III. Section III has a number of items in common with Section II (i.e.,
a reason for the self-injury, the method used, how much physical damage
was done, whether consciousness was lost, the level of medical response,
and whether the patient was under the influence of alcohol or drugs
at the time). Section III deviates from Section II, however, in that
the patient is asked: (1) to indicate if this self-injury was a single
event or part of a cluster of acts (e.g., cutting, burning, etc.); (2)
if it was part of a cluster, how many acts were in the series and over
what period of time; and (3) if it was a single event, how many times
these isolated events have occurred in the past.
In the pilot year with
the debriefing interview, we have decided that it will be necessary
to add two items to the interview. For comparative purposes, we
are adding an item that asks for the interviewer’s
rating of the patient’s intent to die. This item will also
allow us to obtain a measure of inter-rater reliability. We are adding
a second item that asks the interviewer to indicate if he or she
felt that the patient gave reliable information, or, if not, what
the reason was that it was not reliable (e.g., psychosis, sedation,
Within the first year of this quality improvement
project, we have collected data on 40 instances of self-injury in our
healthcare system. We are beginning to analyze this initial data. It
is hoped that in the future, with our now refined post self-injury interview,
we will be able to generate information about such things as the frequency
of suicide attempts in our system in which there was serious intent
to die, the frequency of self-injuries in which there was a lesser intent,
the frequency of self-injuries that had no suicidal intent, the methods
of self-injury that we are likely to encounter, the extent of injuries,
how frequently alcohol or drugs may contribute to self-injurious behavior,
what sorts of self-injuries were likely to be planned and what sort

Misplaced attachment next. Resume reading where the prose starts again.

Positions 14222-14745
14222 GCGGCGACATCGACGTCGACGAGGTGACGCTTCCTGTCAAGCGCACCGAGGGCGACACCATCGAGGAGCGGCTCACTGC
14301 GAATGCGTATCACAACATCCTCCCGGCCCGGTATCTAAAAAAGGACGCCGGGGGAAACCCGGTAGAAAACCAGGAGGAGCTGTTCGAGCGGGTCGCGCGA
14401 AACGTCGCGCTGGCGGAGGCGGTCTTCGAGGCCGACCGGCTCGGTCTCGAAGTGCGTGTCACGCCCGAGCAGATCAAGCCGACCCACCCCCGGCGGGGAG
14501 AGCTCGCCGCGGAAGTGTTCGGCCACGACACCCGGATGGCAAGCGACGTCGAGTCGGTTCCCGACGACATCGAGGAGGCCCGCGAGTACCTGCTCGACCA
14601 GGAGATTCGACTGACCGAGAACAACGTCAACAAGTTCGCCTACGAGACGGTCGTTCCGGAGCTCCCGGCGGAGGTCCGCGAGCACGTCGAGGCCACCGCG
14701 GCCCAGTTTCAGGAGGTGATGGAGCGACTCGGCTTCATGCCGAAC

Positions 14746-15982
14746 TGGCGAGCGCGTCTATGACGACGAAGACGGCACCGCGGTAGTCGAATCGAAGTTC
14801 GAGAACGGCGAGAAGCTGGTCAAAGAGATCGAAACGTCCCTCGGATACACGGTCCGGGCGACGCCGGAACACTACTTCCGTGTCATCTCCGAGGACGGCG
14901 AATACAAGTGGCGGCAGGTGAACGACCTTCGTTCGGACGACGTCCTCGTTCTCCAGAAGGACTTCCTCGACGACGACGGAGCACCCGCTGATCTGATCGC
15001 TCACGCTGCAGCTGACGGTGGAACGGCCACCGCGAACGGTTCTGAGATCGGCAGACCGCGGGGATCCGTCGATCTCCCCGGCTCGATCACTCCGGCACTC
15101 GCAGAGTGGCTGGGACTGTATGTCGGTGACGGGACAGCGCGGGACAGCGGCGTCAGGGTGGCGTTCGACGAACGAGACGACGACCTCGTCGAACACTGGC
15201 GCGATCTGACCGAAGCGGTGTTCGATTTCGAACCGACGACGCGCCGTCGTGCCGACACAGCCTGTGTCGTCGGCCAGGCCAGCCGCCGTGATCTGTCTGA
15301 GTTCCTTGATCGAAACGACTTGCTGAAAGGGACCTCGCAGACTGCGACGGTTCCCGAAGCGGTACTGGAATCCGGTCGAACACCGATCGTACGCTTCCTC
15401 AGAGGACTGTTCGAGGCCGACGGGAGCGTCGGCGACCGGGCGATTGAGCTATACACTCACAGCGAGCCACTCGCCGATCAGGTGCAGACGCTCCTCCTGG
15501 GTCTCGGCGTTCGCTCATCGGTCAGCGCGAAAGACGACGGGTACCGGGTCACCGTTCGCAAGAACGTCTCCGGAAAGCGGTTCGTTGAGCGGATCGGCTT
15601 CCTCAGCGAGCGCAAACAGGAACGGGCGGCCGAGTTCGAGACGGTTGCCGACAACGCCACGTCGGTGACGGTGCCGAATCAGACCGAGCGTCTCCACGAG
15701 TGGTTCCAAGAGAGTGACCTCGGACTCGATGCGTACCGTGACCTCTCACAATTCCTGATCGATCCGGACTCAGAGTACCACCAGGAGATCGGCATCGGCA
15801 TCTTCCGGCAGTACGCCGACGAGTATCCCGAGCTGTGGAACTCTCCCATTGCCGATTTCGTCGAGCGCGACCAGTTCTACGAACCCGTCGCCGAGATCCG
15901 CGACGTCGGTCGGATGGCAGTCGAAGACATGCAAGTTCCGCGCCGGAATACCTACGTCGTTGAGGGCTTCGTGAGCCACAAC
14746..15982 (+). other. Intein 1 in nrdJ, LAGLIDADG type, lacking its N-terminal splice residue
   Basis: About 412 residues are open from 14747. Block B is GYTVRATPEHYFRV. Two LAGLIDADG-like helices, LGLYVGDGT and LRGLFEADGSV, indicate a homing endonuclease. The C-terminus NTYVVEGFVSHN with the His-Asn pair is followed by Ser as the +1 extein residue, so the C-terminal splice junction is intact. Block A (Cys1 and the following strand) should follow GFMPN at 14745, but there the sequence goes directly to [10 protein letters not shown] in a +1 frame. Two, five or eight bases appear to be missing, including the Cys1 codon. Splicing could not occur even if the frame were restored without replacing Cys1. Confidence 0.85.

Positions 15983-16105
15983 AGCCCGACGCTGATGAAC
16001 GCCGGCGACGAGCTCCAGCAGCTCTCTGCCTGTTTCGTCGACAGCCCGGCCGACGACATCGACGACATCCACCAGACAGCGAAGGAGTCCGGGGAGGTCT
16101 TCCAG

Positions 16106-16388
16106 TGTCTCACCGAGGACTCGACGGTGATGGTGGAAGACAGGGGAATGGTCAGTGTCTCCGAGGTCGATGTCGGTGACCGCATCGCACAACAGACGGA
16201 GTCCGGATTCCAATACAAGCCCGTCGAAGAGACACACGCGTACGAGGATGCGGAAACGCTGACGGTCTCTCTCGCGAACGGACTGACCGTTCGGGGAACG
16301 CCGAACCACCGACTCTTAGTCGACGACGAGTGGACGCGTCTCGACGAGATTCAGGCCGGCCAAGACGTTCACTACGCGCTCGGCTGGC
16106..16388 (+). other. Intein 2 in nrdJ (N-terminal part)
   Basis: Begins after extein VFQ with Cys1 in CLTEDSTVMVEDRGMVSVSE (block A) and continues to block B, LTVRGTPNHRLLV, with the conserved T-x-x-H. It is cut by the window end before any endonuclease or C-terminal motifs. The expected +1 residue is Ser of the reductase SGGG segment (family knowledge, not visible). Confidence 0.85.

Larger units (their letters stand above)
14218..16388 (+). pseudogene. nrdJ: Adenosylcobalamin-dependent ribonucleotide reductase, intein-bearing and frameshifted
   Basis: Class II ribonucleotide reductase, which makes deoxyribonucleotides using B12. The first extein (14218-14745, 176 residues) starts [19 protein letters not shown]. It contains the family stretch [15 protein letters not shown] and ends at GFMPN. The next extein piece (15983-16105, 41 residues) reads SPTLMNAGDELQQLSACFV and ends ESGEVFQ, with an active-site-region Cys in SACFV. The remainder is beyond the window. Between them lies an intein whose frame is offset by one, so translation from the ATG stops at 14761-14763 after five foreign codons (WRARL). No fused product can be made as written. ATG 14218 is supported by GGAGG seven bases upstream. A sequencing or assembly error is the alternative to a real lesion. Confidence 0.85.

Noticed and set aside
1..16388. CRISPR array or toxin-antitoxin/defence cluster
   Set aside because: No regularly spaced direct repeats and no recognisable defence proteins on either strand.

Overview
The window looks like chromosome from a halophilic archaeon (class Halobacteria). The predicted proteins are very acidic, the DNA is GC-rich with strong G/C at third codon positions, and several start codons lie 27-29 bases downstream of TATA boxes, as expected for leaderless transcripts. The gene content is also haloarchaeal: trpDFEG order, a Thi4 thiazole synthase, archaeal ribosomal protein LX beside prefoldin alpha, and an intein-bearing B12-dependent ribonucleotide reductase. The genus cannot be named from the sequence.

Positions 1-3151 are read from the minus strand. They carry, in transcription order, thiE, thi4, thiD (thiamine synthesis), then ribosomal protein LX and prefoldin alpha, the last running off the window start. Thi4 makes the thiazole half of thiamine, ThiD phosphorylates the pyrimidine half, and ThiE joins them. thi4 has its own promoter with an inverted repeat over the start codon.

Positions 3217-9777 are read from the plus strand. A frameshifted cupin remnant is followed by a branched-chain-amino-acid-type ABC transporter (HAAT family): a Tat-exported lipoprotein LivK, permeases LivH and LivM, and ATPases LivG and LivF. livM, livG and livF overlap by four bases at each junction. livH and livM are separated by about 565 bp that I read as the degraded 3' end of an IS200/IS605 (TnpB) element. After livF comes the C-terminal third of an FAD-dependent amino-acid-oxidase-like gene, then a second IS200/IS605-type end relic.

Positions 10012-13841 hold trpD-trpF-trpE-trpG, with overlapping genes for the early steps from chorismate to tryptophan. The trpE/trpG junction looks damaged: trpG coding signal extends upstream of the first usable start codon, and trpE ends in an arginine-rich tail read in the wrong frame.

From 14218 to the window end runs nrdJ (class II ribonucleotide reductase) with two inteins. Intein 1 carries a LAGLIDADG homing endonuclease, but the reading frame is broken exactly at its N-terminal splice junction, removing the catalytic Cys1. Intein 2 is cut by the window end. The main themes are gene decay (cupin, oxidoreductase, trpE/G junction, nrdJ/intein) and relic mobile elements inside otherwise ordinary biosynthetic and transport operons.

were more likely to be impulsive, and so forth. From a quality management
perspective, it is hoped that this improved method of tracking and monitoring
self-injurious behavior will result in the discovery of systemic changes
that may reduce its incidence, particularly the incidence of those behaviors
that result in serious damage to the individual. In the future, I hope
to report further on the results of this endeavor.
Diekstra, R., and Garnefski, N. (1995).
On the nature, magnitude, and causality of suicidal behaviors: An international
perspective. In M. Silverman and R. Maris (Eds.): Suicide
Prevention: Toward the year 2000. NY: Guilford Press.
Kreitman, N., Philip, A., Greer, S., and
Bagley, C. (1969). Parasuicide. British Journal
of Psychiatry, 115,
Linehan, M. (1993). Cognitive-behavioral
treatment of borderline personality disorder. NY: Guilford Press.
Mills, P., Neily, J., Luan, D., Osborne,
A., and Howard-Hirschler, K. (2004). Parasuicidal
aggregate review and selected suicide root cause analysis: Actions
and implementation strategies to reduce suicidal events in the VA
system: Final report. Unpublished
manuscript, VHA National Center for Patient Safety.
Berman, A., Maris, R., Moscicki, E., Tanney, B., and Silverman, M.
(1996). Beyond the Tower of Babel: A
nomenclature for suicidology. Suicide and Life-Threatening
Behavior, 26, 237-252.